So, we venture forward on our journey of faith may we give thanks for what we have already experienced of God’s love for us and what is still to come…and give thanks for the gift of faith, as we reflect upon what our faith means to us.
Pilgrimage was a popular devotion in England before the Reformation, that tornado which changed the face of Canterbury and many other towns, including Bury Saint Edmund’s in Suffolk. People would travel, often with some hardship, to celebrate a saint at his or her home, to pray at the shrine, and to buy a souvenir to show to family and friends. Earlier this year we brought home some Saint Edmund’s Russet apples from Saint Edmundsbury Market as our pilgrimage souvenir.
After our visit to Norway yesterday, join us in a virtual pilgrimage to Bury, beginning, as is right, with a passage from the Prologue to Geoffrey Chaucer’s Canterbury Tales.
Whan that Aprill, with his shoures soote The droghte of March hath perced to the roote And bathed every veyne in swich licour, Of which vertu engendred is the flour; Whan Zephiruseek with his sweete breeth Inspired hath in every holt and heeth The tendre croppes, and the yonge sonne Hath in the Ram his halfe cours yronne, … Thanne longen folk to go on on pilgrimages.
When in April the sweet showers fall That pierce March’s drought to the root and all And bathed every vein in liquor that has power To generate therein and sire the flower; When Zephyr also has with his sweet breath, Filled again, in every holt and heath, The tender shoots and leaves, and the young sun His half-course in the sign of the Ram has run, … Then folk do long to go on pilgrimage,
Geoffrey Chaucer’s pilgrims set out to Canterbury in April, probably just after Easter but Mrs T and I left that city just after Christmas, travelling to Bury Saint Edmund’s.
Getting around England is so much easier today than in Chaucer’s time: a train to London, a short walk, and onto another. That said, we arrived out of season, as the restrictions on travel and gatherings were easing. We found ourselves warmly welcomed in another pilgrimage city. The Cathedral’s choirs were just finding their voices again. It was good to be there, but we did not see everything we had in mind. Another time, maybe?
One blessing of a short time away is to shake off the daily routines that keep us from spending time with each other. Even if you can only manage a walk for a few hours with your spouse or friends, create the opportunity and enjoy your time together. By the time you read this it will be summer holidays: plan now for quality time at half-term or Christmas!
Tomorrow we will look at the story of Saint Edmund, king and martyr, which turned the little town into a major pilgrims’ destination.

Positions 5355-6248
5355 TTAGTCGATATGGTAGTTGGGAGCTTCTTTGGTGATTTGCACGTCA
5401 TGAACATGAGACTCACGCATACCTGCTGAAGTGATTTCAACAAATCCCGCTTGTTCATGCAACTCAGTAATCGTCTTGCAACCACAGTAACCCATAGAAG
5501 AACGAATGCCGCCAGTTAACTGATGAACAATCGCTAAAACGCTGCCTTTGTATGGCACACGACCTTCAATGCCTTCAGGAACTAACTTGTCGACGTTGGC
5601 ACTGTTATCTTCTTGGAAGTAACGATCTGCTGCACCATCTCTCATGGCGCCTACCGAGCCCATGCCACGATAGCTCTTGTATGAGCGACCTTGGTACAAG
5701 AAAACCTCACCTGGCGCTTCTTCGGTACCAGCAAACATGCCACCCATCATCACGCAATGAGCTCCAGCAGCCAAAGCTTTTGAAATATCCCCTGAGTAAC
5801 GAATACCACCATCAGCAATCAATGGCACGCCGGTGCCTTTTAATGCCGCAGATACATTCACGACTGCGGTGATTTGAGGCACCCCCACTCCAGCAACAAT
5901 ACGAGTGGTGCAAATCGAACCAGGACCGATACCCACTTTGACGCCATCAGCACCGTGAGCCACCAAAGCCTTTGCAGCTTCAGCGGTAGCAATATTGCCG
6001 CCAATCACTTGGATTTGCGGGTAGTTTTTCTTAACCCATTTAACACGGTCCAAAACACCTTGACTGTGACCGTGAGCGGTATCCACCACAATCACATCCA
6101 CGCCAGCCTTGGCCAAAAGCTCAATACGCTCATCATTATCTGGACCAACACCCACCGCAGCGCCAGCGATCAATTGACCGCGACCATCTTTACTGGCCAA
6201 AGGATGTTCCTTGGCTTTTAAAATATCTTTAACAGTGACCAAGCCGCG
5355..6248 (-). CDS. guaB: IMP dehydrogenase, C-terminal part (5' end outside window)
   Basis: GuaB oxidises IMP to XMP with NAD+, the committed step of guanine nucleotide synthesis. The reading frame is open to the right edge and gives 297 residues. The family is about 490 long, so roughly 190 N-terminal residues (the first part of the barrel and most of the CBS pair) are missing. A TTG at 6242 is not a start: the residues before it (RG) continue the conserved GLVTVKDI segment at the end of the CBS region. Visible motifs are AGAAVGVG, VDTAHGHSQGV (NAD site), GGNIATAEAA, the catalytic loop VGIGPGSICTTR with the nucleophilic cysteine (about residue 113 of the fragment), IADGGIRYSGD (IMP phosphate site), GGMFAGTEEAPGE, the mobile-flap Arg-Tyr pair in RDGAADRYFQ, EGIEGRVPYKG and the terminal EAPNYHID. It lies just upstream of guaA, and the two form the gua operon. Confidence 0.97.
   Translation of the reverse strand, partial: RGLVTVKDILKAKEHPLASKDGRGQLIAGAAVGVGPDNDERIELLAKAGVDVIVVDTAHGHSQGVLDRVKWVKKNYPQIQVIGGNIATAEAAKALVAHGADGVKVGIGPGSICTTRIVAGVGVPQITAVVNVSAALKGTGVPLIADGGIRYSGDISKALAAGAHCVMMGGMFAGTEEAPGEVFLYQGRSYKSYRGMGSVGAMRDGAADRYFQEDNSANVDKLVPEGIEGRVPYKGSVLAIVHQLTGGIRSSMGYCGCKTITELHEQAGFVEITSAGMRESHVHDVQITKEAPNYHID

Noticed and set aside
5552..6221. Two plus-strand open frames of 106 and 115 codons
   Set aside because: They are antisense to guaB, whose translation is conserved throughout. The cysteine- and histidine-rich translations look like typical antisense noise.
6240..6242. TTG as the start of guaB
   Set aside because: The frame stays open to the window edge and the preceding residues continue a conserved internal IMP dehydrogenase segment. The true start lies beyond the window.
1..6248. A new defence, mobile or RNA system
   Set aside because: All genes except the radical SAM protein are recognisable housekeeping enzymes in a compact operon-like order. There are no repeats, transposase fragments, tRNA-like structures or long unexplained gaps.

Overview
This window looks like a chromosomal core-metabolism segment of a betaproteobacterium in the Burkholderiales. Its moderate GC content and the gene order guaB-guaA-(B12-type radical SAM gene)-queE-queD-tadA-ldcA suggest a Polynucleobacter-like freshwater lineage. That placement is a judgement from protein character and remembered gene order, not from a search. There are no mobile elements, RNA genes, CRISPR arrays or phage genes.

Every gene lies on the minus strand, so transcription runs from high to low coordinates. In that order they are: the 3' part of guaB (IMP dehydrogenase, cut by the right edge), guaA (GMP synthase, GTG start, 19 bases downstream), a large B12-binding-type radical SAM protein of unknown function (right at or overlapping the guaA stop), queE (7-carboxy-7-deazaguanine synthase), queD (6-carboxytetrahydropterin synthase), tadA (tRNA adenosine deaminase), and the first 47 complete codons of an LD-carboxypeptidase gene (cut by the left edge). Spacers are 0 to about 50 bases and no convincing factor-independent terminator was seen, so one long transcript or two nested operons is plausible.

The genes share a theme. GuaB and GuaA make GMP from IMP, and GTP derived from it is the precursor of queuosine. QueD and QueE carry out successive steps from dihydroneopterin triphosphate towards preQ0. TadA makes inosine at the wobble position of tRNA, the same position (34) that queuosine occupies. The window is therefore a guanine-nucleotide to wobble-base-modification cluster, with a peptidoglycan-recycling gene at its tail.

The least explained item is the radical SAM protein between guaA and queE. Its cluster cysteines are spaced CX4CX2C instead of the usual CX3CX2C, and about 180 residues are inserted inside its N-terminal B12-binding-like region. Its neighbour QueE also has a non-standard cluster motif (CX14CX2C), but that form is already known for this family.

Knowing nothing of physics,
Atoms and such things
As planets - like this one
I know therefore, nothing of God,
Designer (a modern term),
Knowing before creation,
Before, and even before
Brought forth thought -
Designer - thought.
But reaching through the mists,
The immateriality of no-thing
Brought forth before thought the loneliness of love,
The culmination of the cross
The existentialism of the cross.
That word slipped in!
Existentialism could be called the philosophy of human existence, of the essence of humanity, which is freedom. While many of the big names were atheists, their ideas were not all hostile to belief in God or the Christian faith; indeed they were critically examined in my seminary course back in the 1960’s. Contrary to popular belief, our teachers who were Catholic Priests, wanted us to think things through, something the existentialists prided themselves on.
Now here is Sheila Billingsley philosophising on creation and suffering and love, the culmination of the cross.
On this day in 1868 the Irish poet William Allingham was visiting Alfred Lord Tennyson on the Isle of Wight.
Luncheon. Then T and I walk into croquet ground, talking of Christianity.
‘What I want’, he said, ‘is an assurance of immortality.’
For my part I believe in God: can say no more.
A butterfly is seen as a symbol of the transition from earthy to eternal life. What would provide the poets with assurance of immortality? How would they recognise it? Is faith the basis of Allingham’s ‘I believe in God: can say no more’?
I’m nobody! Who are you? Are you nobody, too? Then there ‘s a pair of us — don’t tell! They ‘d banish us, you know.
How dreary to be somebody! How public, like a frog To tell your name the livelong day To an admiring bog!
I would guess that Mark’s rich young man that Sister Johanna has been talking about was a ‘somebody’, at least a local somebody, a village celebrity. Then he discovered that he was a nobody. Sister Johanna explored how getting close to Jesus meant giving away the possessions that trip us up. Emily Dickinson suggests what comes next: forming a community, not seeking affirmation from gossip column inches!